Dick the Builder
Why Holbrooke is a model for diplomats of an aspiring power.
What, I am occasionally asked, is so great about Richard Holbrooke? This is asked in Asia where what he his famous for in Europe – the Dayton accord that ended Serbia’s war with its minority provinces – doesn’t register more than fleetingly as a historical event.
Holbrooke, who died earlier this week from circulatory problems, was not an intellectual or a Kissinger-style geopolitical man. He wasn’t always on the ball about what was going on around the world. He wasn’t always a pleasant person – though this is going by second-hand accounts as he was unfailingly charming the several times I interacted with him. What Holbrooke had was enormous energy, an appetite for work and a willingness to take risks. In any interaction you could count on Holbrooke seamlessly taking over the microphone, dominating the podium and moving the agenda in a direction that he wanted.
He was what a diplomat for a great power should be: a person focused on getting things done.
Holbrooke was nicknamed “Bulldozer” in the Washington Beltway because of his willingness to trample down or brush aside anything that got in his way. This made him unpopular with fellow bureaucrats but a godsend for politicians and ministers who kept found policy initiatives entangled in a multi-agency red tape. Holbrooke was about Getting Things Done. He did worry about big picture trends – the Muslim world’s alienation from the West, how to get a global political consensus on climate change and the like. But he didn’t sweat the details. His métier was how to get to and finish the endgame. If Holbrooke was abrasive and brash, charming and genial, it was often a calculated move on his part. You couldn’t escape the impression when he was being friendly that he was being so, at least in part, because he believed this was the way to use you for some utilitarian, policy-oriented purpose.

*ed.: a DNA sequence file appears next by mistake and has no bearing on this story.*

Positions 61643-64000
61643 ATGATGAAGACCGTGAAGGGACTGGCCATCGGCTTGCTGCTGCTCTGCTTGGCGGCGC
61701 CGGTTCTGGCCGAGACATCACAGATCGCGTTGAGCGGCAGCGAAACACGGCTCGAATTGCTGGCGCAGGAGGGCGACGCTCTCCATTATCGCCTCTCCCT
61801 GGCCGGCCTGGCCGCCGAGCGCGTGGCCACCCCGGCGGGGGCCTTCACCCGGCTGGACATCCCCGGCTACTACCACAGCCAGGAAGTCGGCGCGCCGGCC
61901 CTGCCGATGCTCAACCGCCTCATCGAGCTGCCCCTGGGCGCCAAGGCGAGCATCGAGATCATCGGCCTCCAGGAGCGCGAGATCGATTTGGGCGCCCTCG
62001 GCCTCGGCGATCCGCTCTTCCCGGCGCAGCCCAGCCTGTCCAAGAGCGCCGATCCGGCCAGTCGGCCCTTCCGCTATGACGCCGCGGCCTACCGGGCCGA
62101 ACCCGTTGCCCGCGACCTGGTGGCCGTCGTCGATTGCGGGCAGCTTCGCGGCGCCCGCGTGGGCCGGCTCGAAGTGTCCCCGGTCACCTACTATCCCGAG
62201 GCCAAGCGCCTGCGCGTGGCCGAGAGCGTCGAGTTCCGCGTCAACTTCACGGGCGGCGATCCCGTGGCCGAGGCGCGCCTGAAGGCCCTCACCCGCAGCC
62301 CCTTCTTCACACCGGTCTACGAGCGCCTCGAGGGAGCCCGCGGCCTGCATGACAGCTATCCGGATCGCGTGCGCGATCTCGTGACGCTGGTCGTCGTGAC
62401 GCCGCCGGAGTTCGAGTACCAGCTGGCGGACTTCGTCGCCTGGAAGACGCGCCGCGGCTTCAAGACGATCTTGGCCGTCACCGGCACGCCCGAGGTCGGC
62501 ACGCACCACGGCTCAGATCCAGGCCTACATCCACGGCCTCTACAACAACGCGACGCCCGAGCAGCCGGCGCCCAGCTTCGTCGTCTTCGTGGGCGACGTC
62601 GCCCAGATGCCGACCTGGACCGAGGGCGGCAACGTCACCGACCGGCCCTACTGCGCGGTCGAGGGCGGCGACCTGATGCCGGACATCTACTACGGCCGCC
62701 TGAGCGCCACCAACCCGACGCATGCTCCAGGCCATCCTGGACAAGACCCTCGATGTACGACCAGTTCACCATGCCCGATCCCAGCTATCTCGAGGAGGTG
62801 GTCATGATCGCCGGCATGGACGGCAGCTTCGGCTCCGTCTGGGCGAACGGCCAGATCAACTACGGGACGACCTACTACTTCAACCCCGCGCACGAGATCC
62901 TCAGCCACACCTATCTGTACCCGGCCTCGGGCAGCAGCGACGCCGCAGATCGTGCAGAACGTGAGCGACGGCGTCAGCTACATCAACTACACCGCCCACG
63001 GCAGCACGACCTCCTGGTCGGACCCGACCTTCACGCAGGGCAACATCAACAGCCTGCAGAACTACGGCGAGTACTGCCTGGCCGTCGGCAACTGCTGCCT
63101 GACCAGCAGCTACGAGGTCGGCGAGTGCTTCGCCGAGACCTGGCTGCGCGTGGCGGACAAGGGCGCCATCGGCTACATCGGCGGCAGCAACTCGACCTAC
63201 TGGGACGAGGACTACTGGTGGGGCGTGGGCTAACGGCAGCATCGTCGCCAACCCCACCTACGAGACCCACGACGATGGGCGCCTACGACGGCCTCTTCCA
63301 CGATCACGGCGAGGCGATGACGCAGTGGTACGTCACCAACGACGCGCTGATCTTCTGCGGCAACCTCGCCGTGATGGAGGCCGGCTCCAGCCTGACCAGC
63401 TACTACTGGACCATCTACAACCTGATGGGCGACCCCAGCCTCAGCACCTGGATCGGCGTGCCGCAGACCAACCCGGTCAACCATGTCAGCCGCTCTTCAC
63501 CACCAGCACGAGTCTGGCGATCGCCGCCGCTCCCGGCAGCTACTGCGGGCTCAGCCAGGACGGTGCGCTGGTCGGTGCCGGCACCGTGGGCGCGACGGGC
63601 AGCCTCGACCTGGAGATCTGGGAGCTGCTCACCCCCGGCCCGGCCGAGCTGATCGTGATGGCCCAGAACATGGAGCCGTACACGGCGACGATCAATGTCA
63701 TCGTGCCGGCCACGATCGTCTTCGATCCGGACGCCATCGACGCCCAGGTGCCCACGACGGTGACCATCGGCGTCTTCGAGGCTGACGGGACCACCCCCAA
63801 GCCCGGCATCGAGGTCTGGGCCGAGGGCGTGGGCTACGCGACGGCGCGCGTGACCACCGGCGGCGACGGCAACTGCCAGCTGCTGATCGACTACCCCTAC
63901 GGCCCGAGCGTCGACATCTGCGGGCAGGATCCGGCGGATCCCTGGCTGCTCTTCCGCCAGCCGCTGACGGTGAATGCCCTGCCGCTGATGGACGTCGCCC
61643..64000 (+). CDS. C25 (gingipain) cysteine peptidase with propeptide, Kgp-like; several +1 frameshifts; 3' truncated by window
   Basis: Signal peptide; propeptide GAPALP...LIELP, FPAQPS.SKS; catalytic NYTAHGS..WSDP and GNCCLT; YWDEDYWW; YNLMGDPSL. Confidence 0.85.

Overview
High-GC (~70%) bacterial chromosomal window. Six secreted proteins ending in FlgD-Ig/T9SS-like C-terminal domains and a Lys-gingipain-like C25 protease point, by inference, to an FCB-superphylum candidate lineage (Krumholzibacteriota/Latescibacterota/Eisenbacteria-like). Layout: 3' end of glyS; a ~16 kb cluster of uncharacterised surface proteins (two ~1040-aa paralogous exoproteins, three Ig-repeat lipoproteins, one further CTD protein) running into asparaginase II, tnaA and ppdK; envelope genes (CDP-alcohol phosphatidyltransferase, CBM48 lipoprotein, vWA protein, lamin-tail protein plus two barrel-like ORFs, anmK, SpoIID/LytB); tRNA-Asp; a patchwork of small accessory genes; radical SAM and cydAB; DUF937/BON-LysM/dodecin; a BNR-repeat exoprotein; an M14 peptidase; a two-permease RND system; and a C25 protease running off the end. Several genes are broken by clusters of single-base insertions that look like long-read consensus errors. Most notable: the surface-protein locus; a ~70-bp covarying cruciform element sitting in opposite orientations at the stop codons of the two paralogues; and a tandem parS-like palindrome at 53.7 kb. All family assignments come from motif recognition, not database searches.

But his fearlessness was what struck you the most. Diplomats, for the most part, are a diffident lot especially around journalists. They avoid debate, couch their language in inanities or insist on cast iron guarantees that everything is off the record. Not Holbrooke. Everything was out in the open as far he was concerned. Over the years he had, I think, realized that initiating debate, picking up ideas and insights, open source data mining if you wish, was far more useful than fretting about being quoted out of context or being accused of leaking a state secret. His rightly believed you built a career from results, not processes, that if you made an omelette there weren’t too many questions about how you broke the eggs along the way.
A few Wikileaks documents carried his conversations and I am confident he didn’t care two hoots.
In some four years of meetings, Holbrooke never remembered more than the first three letters of my name. That wasn’t a surprise. What was memorable was that he would make the attempt without blinking: no hesitation, no apology, no attempt at correction and, once he began using one garbled version of my name, a repeated use of this mutation throughout the day. Holbrooke knew that getting the name exactly right wasn’t the issue, it was the fact of recognition and remembering the issues we generally discussed. This was vintage Dick the Bulldozer. If he was going to be Dick the Builder, he had to damn the torpedos and go full speed ahead.
Indian diplomacy could do with more people like Holbrooke. New Delhi has a dearth of people who are prepared to take risks, prepared to tackle the knottiest of diplomatic problems and to fight tooth and nail within their own political system to get things done. Holbrooke was remarkably unfazed by failure. He volunteered to take on Afghanistan-Pakistan to win points with the newly-elected Barack Obama. He tried to run Hamid Karzai out of Kabul and failed. He tried to run Kashmir into the AfPak agenda and failed. But he would always get up, dust himself and head off to take on the next challenge. Like the cartoon character Bob the Builder, his response to everything was “Yes, we can.” Holbrooke knew he only had to succeed once and all else would be forgiven.
He never did get that chance. And given the recalcitrant nature of the AfPak conundrum he may never have found a tipping point. But it was never from a fear of trying. And it is exactly that combination of courage and calculation which an aspiring power like India should hope its envoys will increasingly emulate.